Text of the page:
UKIP conference: Nigel Farage hails 'united' EU Out campaign
The campaign to leave the EU is a "united force" and heading for an "historic" victory, Nigel Farage has told his party conference.
The UKIP leader said the in/out referendum pledged before 2018 was "the moment to put country before party".
It could be won with a "big strong, positive message", he predicted.
Meanwhile, UKIP MP Douglas Carswell was involved in a heated exchange with a millionaire donor to the party, the BBC's Robin Brant reported.
Mr Carswell confronted Arron Banks over claims he threatened to have him deselected.
'Hand in hand'
In his speech, Mr Farage told supporters UKIP could "hold its head high" and was "alive and kicking" after the general election when it won just one seat.
UKIP had done "far more" damage to the Labour vote than the Conservatives in May, he added.
Mr Farage hailed a "show of unity" of anti-EU groups, who have formed a group called Leave.eu to push for a UK exit.
UKIP would stand "hand in hand" with this new "umbrella group", he said, suggesting it should become the official Out campaign.
"We are together, we are united, and we believe that the tide has turned," he said.
"I believe that we are on course to win the most historic and the most important political victory in any of our lifetimes."
Analysis, by the BBC's Robin Brant in Doncaster
Two things are very clear now: first, there is a broad campaign that's been established by groups on the "leave" side and UKIP is at the heart of that. It's called "leave.eu".
They're the ones who will be sending leaflets to your house, setting up public meetings and trying to friend you on Facebook.
The man who is putting big money up for that, UKIP donor Arron Banks, doesn't want a single face to lead. Nigel Farage sees it differently and it's clear to me after having heard that speech that Nigel Farage is the de facto leader of that campaign.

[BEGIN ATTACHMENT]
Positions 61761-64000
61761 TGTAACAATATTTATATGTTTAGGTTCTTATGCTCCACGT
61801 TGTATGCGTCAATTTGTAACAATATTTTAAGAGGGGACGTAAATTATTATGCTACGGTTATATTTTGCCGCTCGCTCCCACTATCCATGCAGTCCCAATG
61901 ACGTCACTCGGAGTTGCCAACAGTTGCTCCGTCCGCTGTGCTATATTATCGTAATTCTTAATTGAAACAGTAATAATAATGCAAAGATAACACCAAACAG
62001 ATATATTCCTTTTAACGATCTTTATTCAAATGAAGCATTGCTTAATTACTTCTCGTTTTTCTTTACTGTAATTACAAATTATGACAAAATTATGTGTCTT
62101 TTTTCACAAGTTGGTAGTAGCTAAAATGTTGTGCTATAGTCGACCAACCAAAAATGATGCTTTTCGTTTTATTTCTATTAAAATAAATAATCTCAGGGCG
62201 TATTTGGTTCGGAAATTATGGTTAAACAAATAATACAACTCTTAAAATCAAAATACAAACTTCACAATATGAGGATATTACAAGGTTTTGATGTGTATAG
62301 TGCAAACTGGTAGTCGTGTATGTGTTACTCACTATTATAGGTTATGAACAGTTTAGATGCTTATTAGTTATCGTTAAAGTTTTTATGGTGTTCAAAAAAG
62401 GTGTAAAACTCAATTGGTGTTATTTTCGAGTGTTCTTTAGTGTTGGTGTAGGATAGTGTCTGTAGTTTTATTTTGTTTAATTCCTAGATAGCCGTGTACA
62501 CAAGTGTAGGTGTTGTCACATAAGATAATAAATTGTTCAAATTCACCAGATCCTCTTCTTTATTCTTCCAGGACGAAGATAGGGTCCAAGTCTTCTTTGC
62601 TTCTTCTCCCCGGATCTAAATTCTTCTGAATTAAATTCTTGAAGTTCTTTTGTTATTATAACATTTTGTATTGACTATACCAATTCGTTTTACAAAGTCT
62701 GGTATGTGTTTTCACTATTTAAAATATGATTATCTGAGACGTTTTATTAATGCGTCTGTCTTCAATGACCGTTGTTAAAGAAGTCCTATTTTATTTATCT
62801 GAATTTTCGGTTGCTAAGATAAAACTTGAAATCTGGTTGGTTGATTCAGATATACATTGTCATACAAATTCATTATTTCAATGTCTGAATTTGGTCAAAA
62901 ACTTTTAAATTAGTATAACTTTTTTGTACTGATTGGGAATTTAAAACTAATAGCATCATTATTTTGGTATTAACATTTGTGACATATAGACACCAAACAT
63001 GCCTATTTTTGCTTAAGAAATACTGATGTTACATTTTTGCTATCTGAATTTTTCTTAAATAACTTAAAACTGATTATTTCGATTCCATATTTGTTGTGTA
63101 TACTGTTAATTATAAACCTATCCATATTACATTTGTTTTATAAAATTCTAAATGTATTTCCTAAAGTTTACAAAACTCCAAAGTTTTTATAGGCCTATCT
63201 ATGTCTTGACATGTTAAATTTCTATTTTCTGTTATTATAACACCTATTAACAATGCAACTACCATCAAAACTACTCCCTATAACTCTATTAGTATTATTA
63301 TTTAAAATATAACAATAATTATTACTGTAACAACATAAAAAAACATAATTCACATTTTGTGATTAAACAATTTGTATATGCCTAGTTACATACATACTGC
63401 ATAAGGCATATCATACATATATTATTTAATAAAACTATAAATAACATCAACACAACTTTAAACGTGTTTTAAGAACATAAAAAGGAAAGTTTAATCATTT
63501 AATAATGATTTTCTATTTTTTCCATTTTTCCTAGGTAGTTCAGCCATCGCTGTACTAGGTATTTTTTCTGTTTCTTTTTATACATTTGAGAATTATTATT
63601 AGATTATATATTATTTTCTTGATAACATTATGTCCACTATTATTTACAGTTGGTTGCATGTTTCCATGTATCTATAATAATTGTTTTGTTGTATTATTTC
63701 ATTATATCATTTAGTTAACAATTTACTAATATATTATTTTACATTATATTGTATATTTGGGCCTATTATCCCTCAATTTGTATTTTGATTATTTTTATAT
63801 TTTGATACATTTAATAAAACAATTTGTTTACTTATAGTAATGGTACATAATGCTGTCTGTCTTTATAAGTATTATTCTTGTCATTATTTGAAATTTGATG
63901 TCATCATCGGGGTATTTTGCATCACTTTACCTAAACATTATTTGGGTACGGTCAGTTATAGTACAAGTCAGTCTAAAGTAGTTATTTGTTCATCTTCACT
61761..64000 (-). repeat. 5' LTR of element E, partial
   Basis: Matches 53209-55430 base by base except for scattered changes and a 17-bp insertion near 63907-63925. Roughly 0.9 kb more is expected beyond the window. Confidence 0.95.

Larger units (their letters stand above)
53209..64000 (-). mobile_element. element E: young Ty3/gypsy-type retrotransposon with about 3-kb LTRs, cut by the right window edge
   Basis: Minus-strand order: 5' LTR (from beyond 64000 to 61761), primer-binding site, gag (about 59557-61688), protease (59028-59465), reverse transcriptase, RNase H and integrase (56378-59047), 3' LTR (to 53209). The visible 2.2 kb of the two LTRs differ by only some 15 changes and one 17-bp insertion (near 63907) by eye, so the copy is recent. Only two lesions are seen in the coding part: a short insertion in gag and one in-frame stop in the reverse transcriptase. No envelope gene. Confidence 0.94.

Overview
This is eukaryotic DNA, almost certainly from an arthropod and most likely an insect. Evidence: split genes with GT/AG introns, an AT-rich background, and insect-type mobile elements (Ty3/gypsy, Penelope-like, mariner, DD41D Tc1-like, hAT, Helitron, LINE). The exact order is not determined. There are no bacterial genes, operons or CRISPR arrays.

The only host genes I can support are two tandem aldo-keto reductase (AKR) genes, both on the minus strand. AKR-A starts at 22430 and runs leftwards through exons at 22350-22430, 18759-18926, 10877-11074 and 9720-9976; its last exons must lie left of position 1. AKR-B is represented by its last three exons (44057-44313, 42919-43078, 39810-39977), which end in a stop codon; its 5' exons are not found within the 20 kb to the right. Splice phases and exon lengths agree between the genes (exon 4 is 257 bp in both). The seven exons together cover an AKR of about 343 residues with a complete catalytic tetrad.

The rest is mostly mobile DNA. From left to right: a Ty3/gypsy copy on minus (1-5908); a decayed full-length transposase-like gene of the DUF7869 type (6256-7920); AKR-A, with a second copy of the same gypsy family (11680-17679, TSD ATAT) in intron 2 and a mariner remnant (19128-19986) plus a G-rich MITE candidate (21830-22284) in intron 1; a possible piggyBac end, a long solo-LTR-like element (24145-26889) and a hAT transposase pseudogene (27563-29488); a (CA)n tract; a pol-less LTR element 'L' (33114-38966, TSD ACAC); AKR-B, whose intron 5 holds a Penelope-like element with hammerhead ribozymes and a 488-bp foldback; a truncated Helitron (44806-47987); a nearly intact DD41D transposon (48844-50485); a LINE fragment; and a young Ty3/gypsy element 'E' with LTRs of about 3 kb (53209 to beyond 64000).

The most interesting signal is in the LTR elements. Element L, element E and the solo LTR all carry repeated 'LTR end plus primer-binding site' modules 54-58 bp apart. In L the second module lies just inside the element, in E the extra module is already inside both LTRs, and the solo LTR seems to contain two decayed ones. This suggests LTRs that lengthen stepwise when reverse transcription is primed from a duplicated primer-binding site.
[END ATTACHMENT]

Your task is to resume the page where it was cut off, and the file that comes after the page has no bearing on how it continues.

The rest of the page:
Second, that is going to be a problem for some on his own side, including some in his own party. He's been criticised for sounding too angry in the past.
Some worry he's too divisive to ensure the "leave" campaign wins. After the speech one senior UKIP figure told me the campaign must be "positive".
To be fair to Nigel Farage he talked of a "big, positive message". The test for him will be can he maintain that in the months ahead.
Mr Farage said a so-called Brexit was "dearer to my heart" even than UKIP, urging activists to put all their energy into the referendum campaign.
"This is the moment to put country before party," he said.
"This is a once in a lifetime opportunity to get back the independence and self-government of this nation."
He addressed UKIP's election performance early in his speech, saying: "There are times in life when... you can't change the cards that you've been dealt."
The Conservatives' election victory was the result of "fear from that woman north of the border", he said in a reference to SNP leader Nicola Sturgeon, adding that former Labour leader Ed Miliband was "not really up to being prime minister".
He said UKIP had "owned" the issue of immigration and said he would have bitten the arm off anyone who suggested his party would get the four million votes it achieved.
He added: "UKIP is not only alive and well, not only alive and kicking but is up in the opinion polls from where it was in the general election back in May."